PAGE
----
These traditional African American quilts are known for their geometric simplicity (although sometimes very intricately pieced), irregular patterns, and color brilliance. They originated from the workmanship of the slave women on Joseph Gee's large cotton plantation in Boykin, Alabama at the turn of the 19th century. These were created from clothing scraps and used as coverlets and quilts in the slave quarters.
I Spy with My Little Eye...
One of the funnest, most colorful, and playful quilt styles is the I Spy. Made from bright novelty fabrics, the blocks are meant to depict objects which the recipient can "spy".
|Quilter Julianne Weinzimmer|
|Quilter Lisa Ricky|
Donna Shrout McDade is an award winning quilter and tatter - the intricate and ornamental design of her quilts is remarkable. Note that the tatting motifs on the Hat Box Quilt and the Crazy Calender Quilt took two and three years to complete, this aside from the piecing and construction of each quilt!
|Hat Box Quilt|
|Crazy Calender Quilt|
Aside from the beautiful Gee's Bend quilt shown above, several vintage examples from the 1930s were on display. The ABC Kit Quilt was created by quilter Lois McFarland's grandmother, Lois J. Bishop, in 1930; Sunburst was created by quilter Lisa Rickey's grandmother, Ida M. Duncan-Grady, in 1934. Both quilts are hand pieced and hand quilted.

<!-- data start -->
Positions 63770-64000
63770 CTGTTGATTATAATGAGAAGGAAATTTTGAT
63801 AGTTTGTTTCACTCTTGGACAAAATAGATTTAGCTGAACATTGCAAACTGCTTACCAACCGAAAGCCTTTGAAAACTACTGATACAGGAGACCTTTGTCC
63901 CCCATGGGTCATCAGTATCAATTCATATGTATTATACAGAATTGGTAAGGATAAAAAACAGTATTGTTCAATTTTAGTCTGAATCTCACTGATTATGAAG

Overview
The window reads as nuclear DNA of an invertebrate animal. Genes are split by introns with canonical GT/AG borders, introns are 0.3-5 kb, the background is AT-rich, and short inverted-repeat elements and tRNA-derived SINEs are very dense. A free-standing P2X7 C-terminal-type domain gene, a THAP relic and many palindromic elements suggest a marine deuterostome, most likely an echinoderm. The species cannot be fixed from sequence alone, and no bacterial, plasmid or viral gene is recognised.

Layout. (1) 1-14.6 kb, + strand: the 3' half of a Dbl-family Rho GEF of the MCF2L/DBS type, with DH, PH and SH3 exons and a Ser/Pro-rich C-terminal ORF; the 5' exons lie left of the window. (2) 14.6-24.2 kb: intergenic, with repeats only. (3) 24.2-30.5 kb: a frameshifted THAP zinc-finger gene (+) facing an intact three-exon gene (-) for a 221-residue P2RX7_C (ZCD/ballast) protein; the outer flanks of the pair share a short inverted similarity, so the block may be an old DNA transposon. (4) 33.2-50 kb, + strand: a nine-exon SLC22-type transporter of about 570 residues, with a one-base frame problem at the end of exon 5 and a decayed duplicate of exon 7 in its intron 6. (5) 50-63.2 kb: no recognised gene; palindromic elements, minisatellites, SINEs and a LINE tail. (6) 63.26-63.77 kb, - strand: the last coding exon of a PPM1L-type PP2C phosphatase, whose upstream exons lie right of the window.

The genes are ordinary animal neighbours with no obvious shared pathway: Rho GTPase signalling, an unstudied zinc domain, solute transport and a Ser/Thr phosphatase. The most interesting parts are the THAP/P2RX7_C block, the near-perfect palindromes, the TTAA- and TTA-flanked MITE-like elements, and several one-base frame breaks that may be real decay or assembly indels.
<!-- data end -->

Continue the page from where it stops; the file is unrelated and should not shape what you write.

|ABC Kit Quilt, 1930 (Lois J. Bishop)|
|Sunburst, 1934 (Ida M. Duncan-Grady)|
Dedication & Memorial Quilts:
Dana Patterson submitted two intricately embroidered coverlets in honor of her mother-in-law, Henrietta, Ryan Patterson, the creator of these remarkable pieces; motifs include the US state flags, birds, flowers, state mottoes, and Bible verses:
Quilts of Valor is an organization of volunteer expert crafters who dedicate their time and talent in creating honor quilts for our service men and women (both active and veteran). They have a presence in most every US state and if you would like to request a Quilt of Valor for someone you know, you may visit their website here...
Stay tuned and join me for the next post when I feature the remarkable talent of quilter Tracy Craven. Blessings and happy sewing!